“The Walk” Movie Review

    

     After viewing director Robert Zemeckis’ new film “The Walk”, the true story of French daredevil Philippe Petit’s 1974 balancing act along a tight rope affixed from the roof of one World Trade Center tower to the other, I immediately started to think about another film I reviewed two weeks ago and how this was so much more satisfying.  The film I speak of is “Everest”, and while that film had its merits, it lacked the kind of perspective and visual bravado “The Walk” offers in a very similar scenario.  Both films feature a death defying stunt which takes several characters the length of an entire feature film to prepare for, and yet “Everest” fails to give the audience a proper payoff, choosing instead to function as a tribute to those who died, rather than feature the kind of camera movement and wide angle view that would show both the skill of the climbers and the peril which they faced.  Zemeckis knows the thrust of his storywill depend solely on delivering the kind of spectacle filmgoers will expect when viewing a film about a man doing a tight rope act some 1350 feet above ground.

     With an army of visual effects artists behind him, Zemeckis (“Back to the Future”, “Forrest Gump”) may have made the most visually spectacular film in quite some time.  Sure, we have to sit through a by the numbers origin story which covers nearly every aspect and detail of Petit and his crew’s complicated attempt to make the stunt a reality, but that third act in which it not only happens, but you feel a legitimate sensation of actually being out there on the wire yourself is certainly a trick only master filmmakers are capable of.  Zemeckis’ camera zooms and pans at every possible angle throughout, giving the viewer a thrilling seat along side Petit in what has to be one of the most insane stunts ever pulled off by a human.  Of course, you can get all of this from Petit himself by viewing James Marsh’s Academy Award winning documentary “Man on Wire” (2008), which is certainly the most authentic way to explore this incredible story.  Nonetheless, the Hollywood version more than earns its stripes as a purely exhilarating entertainment.

     It’s quite obvious from the first scene that Zemeckis, who co-wrote the script with Christopher Browne based on Petit’s book “To Reach the Clouds”, assumes we all know the story by way of historical word of mouth or having seen “Man on Wire” since we meet Petit (Joseph Gordon-Levitt) as the narrator of the film perched at the top of the Statue of Liberty.  It’s presumable he survives since his narration continues all the way to the end of the film as he describes what he was experiencing while on the wire as crowds formed below and the police arrived at the roof top.  We are taken to early 70s France where Petit rides a unicycle and juggles as a street performer.  Going back years earlier as a child, he is inspired by tight rope performers at a tent circus and soon creates his own tight rope in the backyard.  Through endless practice, he develops a talent for wire walking and is intent on taking his skill to the next level.

     He soon meets Papa Rudy (Ben Kingsley), who was the father of the family he watched perform tight rope walking as a child.  They develop a relationship in which Petit seeks to learn everything from the mental side of the act to actually hanging a wire properly (There’s actually quite a bit to it.).  During a street performance, Petit bites down on a piece of candy given to him by a little girl and cracks his tooth.  He rushes to the dentist and is told to sit in the waiting room, where he finds a magazine featuring an article on the soon to be completed World Trade Center.  The photo in the article gives quite a perspective to a French reader since it shows the towers dwarfing the Eiffel Tower in comparison.  Petit immediately knows it is his destiny to hang a wire from one tower to the other and complete what he constantly refers to as a “coup”.  Essentially, he wants to wire walk from one tower to the other tower, which is arguably insane.  Of course, much of the dialogue which leads up to the stunt does indeed indicate that Petit likely has a screw loose.  Preparation for his long term goal leads him to many failures, but also several triumphs, which give him the confidence necessary to move forward with putting his plan for the World Trade Center in motion.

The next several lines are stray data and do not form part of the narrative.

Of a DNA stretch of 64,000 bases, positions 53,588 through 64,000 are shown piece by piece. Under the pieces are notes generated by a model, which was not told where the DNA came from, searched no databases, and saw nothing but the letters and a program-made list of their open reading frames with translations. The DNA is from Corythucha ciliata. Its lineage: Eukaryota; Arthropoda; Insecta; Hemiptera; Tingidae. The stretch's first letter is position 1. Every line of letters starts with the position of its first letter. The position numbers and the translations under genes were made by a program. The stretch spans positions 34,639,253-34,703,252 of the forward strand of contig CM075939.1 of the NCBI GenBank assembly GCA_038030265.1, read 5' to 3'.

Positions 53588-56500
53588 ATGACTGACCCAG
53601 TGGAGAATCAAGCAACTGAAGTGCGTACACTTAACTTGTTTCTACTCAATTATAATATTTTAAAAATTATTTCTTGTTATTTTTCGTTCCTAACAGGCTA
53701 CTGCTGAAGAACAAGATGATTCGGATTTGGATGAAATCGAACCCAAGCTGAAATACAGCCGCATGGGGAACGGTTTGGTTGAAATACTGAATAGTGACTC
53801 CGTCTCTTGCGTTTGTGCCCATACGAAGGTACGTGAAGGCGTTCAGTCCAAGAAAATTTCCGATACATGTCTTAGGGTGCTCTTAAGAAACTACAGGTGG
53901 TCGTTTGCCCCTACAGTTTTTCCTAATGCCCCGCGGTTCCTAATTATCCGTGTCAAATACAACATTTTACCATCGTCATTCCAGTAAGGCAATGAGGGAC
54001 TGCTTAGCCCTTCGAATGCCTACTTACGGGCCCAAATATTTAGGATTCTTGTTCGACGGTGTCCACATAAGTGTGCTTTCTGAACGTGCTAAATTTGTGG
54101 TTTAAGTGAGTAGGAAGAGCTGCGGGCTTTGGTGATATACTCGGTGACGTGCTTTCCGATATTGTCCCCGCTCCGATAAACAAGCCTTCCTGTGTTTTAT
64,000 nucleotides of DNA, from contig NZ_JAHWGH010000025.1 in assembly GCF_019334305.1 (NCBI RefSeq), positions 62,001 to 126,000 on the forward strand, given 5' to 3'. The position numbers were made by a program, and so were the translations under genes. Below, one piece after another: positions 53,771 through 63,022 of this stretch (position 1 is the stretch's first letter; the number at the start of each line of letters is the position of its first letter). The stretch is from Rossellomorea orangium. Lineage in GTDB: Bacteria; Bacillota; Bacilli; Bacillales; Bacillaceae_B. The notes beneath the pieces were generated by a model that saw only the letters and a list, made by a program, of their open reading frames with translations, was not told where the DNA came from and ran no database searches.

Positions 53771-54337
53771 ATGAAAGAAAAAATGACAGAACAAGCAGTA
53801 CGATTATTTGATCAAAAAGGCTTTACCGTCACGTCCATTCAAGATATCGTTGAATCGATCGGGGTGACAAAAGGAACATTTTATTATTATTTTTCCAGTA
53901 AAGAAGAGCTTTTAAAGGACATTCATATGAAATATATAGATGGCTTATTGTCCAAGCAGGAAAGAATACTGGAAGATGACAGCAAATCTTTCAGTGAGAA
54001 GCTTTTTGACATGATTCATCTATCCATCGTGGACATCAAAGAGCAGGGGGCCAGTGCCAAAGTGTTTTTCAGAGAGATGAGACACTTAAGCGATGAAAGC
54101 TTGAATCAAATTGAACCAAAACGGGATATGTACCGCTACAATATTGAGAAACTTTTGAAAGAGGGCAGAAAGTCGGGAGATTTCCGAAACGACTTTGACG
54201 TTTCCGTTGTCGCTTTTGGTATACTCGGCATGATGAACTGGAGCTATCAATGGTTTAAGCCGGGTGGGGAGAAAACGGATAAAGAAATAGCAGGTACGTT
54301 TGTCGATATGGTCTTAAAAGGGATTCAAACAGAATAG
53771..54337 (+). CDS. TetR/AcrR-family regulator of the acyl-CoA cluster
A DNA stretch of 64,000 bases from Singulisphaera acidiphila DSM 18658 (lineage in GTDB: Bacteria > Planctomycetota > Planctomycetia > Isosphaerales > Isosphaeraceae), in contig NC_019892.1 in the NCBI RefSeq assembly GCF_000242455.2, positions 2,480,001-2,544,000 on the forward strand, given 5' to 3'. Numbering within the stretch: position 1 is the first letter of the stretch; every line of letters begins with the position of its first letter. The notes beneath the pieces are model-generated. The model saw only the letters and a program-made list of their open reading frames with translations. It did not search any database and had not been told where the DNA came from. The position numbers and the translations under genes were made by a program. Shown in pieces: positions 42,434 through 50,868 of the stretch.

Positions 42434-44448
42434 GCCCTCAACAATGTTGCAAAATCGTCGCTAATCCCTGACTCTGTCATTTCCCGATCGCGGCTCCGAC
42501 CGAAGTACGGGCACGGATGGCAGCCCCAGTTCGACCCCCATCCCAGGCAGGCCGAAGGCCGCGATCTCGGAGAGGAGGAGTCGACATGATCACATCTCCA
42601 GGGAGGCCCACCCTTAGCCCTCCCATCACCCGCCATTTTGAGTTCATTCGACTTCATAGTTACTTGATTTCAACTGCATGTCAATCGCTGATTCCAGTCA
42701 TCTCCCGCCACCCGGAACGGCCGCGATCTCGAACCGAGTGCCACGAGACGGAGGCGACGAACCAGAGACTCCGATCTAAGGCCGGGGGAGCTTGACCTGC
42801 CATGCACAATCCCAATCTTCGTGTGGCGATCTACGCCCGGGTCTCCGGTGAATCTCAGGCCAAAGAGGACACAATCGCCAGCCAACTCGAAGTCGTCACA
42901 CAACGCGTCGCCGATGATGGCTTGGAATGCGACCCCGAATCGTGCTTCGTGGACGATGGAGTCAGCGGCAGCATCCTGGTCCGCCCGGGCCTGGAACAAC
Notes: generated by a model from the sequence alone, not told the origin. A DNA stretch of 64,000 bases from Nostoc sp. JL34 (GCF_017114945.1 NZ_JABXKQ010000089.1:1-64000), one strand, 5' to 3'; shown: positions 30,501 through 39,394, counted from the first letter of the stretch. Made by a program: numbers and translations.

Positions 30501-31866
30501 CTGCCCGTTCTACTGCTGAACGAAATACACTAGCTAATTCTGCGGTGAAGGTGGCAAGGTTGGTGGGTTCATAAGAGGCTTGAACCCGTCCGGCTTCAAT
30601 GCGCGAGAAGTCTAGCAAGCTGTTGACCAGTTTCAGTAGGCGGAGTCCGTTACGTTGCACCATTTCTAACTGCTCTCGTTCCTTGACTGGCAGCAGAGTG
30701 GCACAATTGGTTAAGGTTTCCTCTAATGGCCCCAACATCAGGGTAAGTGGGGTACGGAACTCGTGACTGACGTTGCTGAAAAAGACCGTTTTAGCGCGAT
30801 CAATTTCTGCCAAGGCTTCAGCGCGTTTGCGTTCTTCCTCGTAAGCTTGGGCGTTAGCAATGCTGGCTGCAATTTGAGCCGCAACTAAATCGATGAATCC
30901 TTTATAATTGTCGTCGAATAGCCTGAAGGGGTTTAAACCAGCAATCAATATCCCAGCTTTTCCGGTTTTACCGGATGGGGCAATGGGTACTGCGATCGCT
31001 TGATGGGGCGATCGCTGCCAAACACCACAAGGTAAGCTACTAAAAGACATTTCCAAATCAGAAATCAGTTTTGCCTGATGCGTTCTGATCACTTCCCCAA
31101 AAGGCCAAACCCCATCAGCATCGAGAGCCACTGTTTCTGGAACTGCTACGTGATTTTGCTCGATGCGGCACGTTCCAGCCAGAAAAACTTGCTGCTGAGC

Peitit sets off to New York City with his girlfriend, Annie (Charlotte Le Bon), and a team of helping hands of whom he coaches through a tedious middle half of the film that has the characters determining how they will get the needed supplies and equipment to the top of both towers and then properly hang the wire.  It could be said these scenes serve as a way to indicate the long odds they faced and build up some sort of tension.  But I’ll tell you, those scenes aside, when you get your first glimpse of the depth between the top of the World Trade Center and the ground below, the price of admission has been paid to you in full, especially if you view the film in IMAX 3D.  It isn’t often a filmmaker succeeds in offering a sequence with such an array of visual splendor and hold your breath thrills as Zemeckis does here.  And truth be told, what leads up to it isn’t bad in any sort of way.  Gordon-Levitt is outstanding as Petit and the supporting cast delivers what is asked of them.  If anything, Petit’s constant level of seriousness leaves little time for any real comic relief, but it also ramps up the enormous pressure and odds he faced and shows how he coped with it.  And when we do get to the film’s final 20 minutes depicting the events that occurred on the early morning of August 7th, 1974, what you see on screen will speak for itself.  GRADE: B+